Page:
NUMBER 1172 • 18 MAY • THREE CONCEPTS OF PROGRAM
Young people need to try their wings in various ways in the real world; boring programs without active challenge not only tend to dull and deaden their sensitivities (as they do ours), but also lead many of them to find their own excitement, often in ways that have gotten them into trouble in the past. Camping pioneer L. G. Sharp has observed in this connection that if we do not fill children's days with opportunities to do things that are fun, exciting, and good for them, they will fill their days with activities that are fun, exciting, and not good for them (or, it might be added, for us). A fundamental programming responsibility of those who work with youth in such settings is to make appropriate, constructive, and challenging options available and known to them.
At least for many young people, one essential element in challenge appears to be risk-taking, as is reflected in the kinds of wilderness and other adventure-based rehabilitative programs that have been expanding rapidly in recent years (Bacon & Kimball, 1989). Much progress has been made in the containment of physical risk in such experiences, without unduly diluting their excitement-potential, through activity design and standards for the training and performance of adult leaders. Likewise, ways to manage liability problems that such activities sometimes entail have begun to emerge. The Association for Experiential Education is among the groups that have been in the forefront of efforts in this direction, and at least one state has, with federal assistance, developed detailed standards for adventure programs in residential care (New Jersey, 1989).
The camp milieu is conceived as a community in which everyone involved has an ownership stake and a role. This is in contrast to the larger society, where young people frequently feel unwanted, unneeded, and socially impotent. It is in even starker contrast to many group care settings, where their role is even more passive: they are there essentially to have something done to them, to be "treated," rather than to reach out, to expand their horizons, and to grow. When a setting emphasizes the latter group of expectations, youth can be empowered developmentally, but this depends on their having a share in the important decisions and the core experiences that make a community what it is, thus making it theirs (Beker, 1989; Levy, in press; B. Thomas, in press; Wells, in press; Wolins, 1974.) Camp - and other residential settings - provide the potential for building just such an environment.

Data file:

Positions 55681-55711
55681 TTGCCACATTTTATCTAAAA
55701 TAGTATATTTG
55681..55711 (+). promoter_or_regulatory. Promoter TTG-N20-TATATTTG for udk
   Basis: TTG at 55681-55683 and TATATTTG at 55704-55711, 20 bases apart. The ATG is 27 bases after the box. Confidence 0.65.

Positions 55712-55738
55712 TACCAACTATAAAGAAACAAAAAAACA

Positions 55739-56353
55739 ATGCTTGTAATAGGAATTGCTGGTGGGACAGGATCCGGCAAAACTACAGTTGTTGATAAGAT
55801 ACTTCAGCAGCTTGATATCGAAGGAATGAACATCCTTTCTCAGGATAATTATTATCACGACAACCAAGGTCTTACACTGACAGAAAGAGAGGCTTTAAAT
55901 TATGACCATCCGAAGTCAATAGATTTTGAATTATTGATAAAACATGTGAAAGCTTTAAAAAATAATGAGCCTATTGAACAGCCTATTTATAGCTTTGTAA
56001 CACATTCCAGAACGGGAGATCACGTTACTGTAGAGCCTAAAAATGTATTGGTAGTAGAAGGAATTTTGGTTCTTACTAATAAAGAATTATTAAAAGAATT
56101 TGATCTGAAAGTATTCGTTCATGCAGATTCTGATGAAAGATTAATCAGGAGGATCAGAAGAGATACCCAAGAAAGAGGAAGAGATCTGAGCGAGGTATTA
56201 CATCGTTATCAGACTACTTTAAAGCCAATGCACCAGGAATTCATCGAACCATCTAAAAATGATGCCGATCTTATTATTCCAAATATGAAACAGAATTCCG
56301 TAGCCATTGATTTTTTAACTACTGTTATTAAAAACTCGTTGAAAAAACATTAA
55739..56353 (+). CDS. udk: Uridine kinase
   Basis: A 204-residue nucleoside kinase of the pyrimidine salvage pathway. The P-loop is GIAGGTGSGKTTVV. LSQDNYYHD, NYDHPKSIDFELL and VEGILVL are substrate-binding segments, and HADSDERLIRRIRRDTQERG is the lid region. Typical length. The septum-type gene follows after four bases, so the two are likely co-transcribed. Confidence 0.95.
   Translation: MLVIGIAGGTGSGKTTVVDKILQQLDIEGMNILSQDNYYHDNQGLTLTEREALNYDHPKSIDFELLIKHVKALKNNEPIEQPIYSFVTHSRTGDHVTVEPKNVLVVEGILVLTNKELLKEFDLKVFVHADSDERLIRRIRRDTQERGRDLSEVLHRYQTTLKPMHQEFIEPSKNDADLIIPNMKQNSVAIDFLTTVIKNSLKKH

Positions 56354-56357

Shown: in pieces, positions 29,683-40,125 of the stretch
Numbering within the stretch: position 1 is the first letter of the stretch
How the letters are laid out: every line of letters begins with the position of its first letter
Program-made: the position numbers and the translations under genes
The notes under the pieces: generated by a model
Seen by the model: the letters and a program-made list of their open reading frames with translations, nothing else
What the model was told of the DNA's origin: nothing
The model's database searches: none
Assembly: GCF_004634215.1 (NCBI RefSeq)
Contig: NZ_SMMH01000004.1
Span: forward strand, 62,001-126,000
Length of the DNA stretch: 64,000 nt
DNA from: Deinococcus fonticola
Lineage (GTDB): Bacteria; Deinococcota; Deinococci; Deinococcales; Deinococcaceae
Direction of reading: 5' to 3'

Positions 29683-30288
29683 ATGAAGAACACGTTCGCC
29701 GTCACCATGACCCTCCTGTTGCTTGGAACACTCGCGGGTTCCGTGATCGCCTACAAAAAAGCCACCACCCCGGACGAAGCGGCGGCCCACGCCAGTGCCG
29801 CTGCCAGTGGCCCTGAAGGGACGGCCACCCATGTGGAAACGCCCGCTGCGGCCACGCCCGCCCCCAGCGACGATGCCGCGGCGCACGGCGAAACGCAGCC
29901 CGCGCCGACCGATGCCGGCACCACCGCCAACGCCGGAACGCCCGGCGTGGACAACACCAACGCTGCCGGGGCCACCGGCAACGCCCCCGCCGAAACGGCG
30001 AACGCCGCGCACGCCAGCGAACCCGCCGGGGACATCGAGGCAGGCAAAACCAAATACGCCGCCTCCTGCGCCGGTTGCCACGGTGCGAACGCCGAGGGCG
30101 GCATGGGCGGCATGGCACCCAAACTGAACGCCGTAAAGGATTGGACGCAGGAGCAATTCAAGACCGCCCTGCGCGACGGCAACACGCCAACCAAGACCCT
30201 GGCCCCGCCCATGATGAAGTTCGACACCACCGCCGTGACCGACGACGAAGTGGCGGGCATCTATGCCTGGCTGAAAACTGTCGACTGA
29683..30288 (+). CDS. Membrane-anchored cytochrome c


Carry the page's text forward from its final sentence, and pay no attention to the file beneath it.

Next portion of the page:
The concept of service relates closely to participation, taking it a step farther. Making the community theirs implies that they share responsibility for it, for the welfare of all its members, and for doing the tasks that need to be done to sustain and build it. Such involvement also tends to build self-esteem. The camp milieu lends itself to and, in some respects, even requires such activities, both within and in relation to the larger, surrounding community, which often include work that is needed to maintain and improve the quality of life.
In many other contemporary residential settings, however, such work expectations for residents are viewed as exploitive, or at least as something to be avoided due to union sensitivities, legal exposure, and the like (Beker & Durkin, 1989). These are real issues that cannot prudently be minimized, and cases of exploitation are not unknown, but neither can we responsibly ignore the importance of providing such service learning opportunities for young people in out-of-home care, where they are particularly important in building feelings of connectedness, as Redl and others have emphasized. Such programs have been described by, among others, Barnes (in press) and Brendtro (1985).
Beker, J. (1991). Back to the future: Effective residential group care and treatment for children and youth and the Fritz Redl legacy. In Morse, W.C. (Ed.) Crisis intervention in residential treatment: The clinical innovations of Fritz Redl. New York: The Haworth Press